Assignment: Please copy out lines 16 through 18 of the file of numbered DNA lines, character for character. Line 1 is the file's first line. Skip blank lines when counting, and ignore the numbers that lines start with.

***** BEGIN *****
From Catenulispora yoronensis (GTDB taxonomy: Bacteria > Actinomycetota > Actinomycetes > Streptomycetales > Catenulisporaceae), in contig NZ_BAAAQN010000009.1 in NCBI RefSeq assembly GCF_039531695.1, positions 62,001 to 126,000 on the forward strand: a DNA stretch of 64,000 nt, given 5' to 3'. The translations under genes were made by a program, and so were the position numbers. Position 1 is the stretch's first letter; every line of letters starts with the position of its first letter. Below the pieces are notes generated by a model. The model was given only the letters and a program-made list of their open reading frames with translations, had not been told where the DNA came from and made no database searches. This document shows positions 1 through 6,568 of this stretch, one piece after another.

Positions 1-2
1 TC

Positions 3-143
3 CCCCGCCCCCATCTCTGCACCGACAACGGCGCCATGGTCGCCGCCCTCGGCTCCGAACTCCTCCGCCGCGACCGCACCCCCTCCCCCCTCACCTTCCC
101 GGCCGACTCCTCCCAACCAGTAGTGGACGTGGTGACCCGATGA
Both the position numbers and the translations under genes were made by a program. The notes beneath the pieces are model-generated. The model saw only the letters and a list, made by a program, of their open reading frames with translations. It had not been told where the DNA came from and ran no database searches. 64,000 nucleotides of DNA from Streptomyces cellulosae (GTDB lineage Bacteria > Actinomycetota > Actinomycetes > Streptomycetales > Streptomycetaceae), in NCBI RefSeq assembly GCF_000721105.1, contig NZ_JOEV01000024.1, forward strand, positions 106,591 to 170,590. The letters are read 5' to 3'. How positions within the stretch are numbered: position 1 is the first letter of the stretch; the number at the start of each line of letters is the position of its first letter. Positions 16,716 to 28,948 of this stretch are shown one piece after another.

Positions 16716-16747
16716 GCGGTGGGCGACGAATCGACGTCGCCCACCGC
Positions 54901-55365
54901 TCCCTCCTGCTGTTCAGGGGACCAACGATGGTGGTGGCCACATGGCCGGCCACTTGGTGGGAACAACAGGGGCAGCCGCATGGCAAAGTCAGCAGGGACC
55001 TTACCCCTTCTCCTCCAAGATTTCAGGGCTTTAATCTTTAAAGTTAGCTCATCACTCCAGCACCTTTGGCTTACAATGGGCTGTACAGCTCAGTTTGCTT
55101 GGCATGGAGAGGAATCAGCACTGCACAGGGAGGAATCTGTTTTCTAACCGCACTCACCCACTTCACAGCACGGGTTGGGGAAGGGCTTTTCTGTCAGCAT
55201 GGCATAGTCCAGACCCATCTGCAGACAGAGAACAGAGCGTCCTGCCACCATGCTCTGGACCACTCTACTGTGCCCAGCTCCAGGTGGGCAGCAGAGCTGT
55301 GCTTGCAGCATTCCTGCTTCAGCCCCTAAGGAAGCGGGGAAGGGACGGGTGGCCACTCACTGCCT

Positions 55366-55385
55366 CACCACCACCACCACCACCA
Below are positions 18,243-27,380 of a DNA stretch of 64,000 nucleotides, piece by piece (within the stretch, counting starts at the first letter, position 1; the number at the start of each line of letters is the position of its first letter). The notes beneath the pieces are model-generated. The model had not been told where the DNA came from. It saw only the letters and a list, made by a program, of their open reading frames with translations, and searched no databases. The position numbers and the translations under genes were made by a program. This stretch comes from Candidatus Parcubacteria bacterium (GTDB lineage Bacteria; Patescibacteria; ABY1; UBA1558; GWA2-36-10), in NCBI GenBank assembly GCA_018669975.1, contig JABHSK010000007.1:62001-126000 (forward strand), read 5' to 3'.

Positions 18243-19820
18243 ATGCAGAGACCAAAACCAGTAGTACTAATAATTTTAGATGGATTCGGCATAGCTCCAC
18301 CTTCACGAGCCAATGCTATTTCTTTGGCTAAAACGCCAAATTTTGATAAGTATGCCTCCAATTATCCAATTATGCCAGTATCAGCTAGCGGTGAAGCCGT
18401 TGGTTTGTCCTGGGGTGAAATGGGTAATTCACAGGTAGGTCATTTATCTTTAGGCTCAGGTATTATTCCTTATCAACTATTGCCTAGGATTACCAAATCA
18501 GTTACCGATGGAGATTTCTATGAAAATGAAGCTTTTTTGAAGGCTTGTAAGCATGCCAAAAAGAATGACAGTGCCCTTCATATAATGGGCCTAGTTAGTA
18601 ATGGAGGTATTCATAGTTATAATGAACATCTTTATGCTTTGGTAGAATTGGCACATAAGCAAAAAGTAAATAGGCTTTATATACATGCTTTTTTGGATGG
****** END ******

Positions 55366-55385
55366 CACCACCACCACCACCACCA
Below are positions 18,243-27,380 of a DNA stretch of 64,000 nucleotides, piece by piece (within the stretch, counting starts at the first letter, position 1; the number at the start of each line of letters is the position of its first letter). The notes beneath the pieces are model-generated. The model had not been told where the DNA came from. It saw only the letters and a list, made by a program, of their open reading frames with translations, and searched no databases. The position numbers and the translations under genes were made by a program. This stretch comes from Candidatus Parcubacteria bacterium (GTDB lineage Bacteria; Patescibacteria; ABY1; UBA1558; GWA2-36-10), in NCBI GenBank assembly GCA_018669975.1, contig JABHSK010000007.1:62001-126000 (forward strand), read 5' to 3'.